MacBook Air Dual Monitor Setup

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MacBook Air Dual Monitor Setup – Getting Started

The recently concluded Apple Event was full of many surprises. Still, there was no major news to appease M1 MacBook owners. While the M1 MacBook Air and MacBook Pro support only one external display natively, many users hoped for expanded native dual monitor support similar to some previous Intel-based MacBooks.

The M1 processor, the successor to the intel-based Macs, has been a game-changer for Apple in many ways.

Apple has reported that the M1 chip significantly enhances performance, with claims of up to 3.5 times faster CPU performance and up to 6 times faster GPU performance than previous-generation Intel-based MacBooks.

A notable limitation of the M1 MacBook Air and MacBook Pro is their native support for only one external display, which may be a drawback for users requiring multiple monitors. It’s affecting businesses and individuals who want to increase their productivity using more than one display.

Not to worry, though, there is a workaround to run two external monitors off an M1 MacBook Air or Pro.

Using third-party software like DisplayLink to connect additional monitors involves some considerations, such as potential compatibility issues with future macOS updates.

What are the Technical Requirements for MacBook Air Dual Monitor Setup?

MacBook Air Dual Monitor Setup

MacBook Air Dual Monitor Setup

For the MacBook Air dual-monitor setup, you’ll need:

  1. Two displays. The M1 MacBook Air supports external displays with up to 6K resolution at 60Hz, including Apple’s Pro Display XDR. At the same time, compatibility for older MacBook models varies and should be verified against their specifications.
  2. The DisplayLink software.
  3. A DisplayLink-compatible USB adapter or docking station.
  4. Connectors for the monitors.

The MacBook Air Dual Monitor Setup Process is as follows:

DisplayLink Software

We will use DisplayLink software to add two monitors to your MacBook Air for this setup. This workaround is excellent because it doesn’t reduce the speed of your MacBook.

Your MacBook will treat any display connected via DisplayLink like any other external display connected via the ports so that you can control everything through your laptop’s settings.

DisplayLink also works when your Mac is closed, so there is no need for concern there.

DisplayLink uses your laptop’s GPU, CPU, and the installed driver to convert graphics into USB data packets.

The data is then sent via a USB cable as packets, converted back to video format, and output to the monitors.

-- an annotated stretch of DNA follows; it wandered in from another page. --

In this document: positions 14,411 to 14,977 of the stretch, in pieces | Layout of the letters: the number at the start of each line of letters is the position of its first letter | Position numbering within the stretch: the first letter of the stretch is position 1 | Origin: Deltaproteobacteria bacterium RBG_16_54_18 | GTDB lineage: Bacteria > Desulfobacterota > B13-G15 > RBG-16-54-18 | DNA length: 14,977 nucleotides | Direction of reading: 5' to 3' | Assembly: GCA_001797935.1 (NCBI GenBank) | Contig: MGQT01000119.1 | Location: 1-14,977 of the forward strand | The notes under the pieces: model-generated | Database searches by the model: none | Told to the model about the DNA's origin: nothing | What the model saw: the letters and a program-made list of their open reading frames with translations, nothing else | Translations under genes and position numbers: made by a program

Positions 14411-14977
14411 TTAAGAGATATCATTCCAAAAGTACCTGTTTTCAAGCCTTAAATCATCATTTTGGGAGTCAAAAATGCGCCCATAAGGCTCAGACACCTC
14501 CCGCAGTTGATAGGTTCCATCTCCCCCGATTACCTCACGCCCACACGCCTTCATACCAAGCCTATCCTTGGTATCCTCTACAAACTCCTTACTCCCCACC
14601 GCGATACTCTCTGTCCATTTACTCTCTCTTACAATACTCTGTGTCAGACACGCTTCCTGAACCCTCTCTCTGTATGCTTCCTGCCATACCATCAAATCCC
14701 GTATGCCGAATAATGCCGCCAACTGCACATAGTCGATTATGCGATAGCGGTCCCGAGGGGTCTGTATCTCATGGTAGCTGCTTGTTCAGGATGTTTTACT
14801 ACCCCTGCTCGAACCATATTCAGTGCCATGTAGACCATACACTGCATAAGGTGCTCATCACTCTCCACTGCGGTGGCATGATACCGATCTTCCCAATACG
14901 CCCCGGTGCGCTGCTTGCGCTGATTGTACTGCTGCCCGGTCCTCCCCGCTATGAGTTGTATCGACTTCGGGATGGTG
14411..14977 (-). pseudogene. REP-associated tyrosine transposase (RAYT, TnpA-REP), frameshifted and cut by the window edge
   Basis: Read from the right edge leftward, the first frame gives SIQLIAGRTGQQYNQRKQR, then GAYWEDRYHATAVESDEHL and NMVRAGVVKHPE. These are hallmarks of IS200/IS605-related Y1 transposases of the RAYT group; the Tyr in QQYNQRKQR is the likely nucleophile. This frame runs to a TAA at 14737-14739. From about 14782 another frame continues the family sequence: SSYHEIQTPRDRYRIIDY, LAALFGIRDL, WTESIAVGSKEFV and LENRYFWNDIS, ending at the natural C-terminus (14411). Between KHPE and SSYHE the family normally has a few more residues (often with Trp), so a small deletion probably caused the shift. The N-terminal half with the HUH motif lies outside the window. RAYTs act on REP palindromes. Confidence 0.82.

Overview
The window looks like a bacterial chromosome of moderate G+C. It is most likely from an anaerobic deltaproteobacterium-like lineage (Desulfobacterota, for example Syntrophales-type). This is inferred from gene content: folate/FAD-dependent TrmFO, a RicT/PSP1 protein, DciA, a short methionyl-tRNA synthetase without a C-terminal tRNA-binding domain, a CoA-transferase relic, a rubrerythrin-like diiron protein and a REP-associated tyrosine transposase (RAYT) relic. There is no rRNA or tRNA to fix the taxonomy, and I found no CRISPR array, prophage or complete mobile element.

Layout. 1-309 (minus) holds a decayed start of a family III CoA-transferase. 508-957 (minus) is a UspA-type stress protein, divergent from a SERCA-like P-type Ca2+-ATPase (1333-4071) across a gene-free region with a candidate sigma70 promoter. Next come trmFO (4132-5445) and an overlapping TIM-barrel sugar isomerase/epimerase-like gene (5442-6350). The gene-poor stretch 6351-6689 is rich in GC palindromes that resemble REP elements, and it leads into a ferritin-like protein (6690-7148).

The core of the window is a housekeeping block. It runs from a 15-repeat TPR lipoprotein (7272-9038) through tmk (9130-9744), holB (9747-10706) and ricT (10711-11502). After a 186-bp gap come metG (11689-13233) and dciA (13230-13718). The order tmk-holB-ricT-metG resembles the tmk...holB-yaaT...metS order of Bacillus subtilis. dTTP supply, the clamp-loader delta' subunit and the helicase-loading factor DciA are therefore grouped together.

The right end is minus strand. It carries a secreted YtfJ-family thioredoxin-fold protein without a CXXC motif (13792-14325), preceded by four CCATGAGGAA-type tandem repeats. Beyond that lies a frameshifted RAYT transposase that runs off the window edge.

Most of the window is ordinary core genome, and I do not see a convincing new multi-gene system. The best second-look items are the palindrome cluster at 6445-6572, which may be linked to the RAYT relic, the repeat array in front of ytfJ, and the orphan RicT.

However, DisplayLink has a minor effect on CPU usage.  Also, you can’t unlock your MacBook Air using your

Apple Watch when DisplayLink is enabled. So, you’ll need to remember before buying or installing anything.

USB Adapter or Docking Station

Before downloading and installing DisplayLink, shop for a DisplayLink-compatible USB adapter or docking station.

These devices are a bit pricey but are required for this setup. Consider getting a laptop riser if you buy a USB adapter or docking station.

Some docking stations have built-in DisplayLink functionality, allowing you to connect two or more external monitors to your MacBook Air without extra dongles.

The Dual Monitors

For the first monitor, you can connect it to the dock station’s HDMI or DisplayPort, and it will be handled natively by your MacBook. 

You can connect the first monitor to your laptop using a USB-C to HDMI or DisplayPort adapter.

The DisplayPort and HDMI port utilize Alternate (Alt) mode, a direct passage to your MacBook’s GPU. You don’t need software for this integration, just like you connect a USB-C to an HDMI dongle to your PC.

Your MacBook Air cannot handle the second display natively. As a result, you’ll need to connect it to one of your adapter’s or Dock’s USB-A ports.

Does This Setup Support Vertical Orientation?

Display orientation, including vertical rotation, is possible with external monitors connected to a MacBook Air; however, functionality may depend on the display settings and hardware used, such as the docking station or adapter.

You can go through any of the online Apple forums, but you won’t find any workarounds that enable you to set up your external monitors in portrait orientation.

Troubleshooting Compatibility Issues After Mac OS Update

If you happen to run into compatibility issues for this setup after updating your MacBook’s OS, download the latest DisplayLink software and install it, and if that fails, reach out to DisplayLink directly to see if the issue can be resolved.

Using an adapter or docking station compatible with DisplayLink’s software is a necessary evil if you have more than one display connected to your MacBook Air.

Final Thought

While direct native support for dual monitors is limited with newer M1 MacBooks, utilizing DisplayLink technology via compatible adapters or docking stations provides a feasible solution for connecting multiple external displays.

However, this setup is spotless, and you can even control it using your MacBook’s settings, so go ahead and try it out.

See Also

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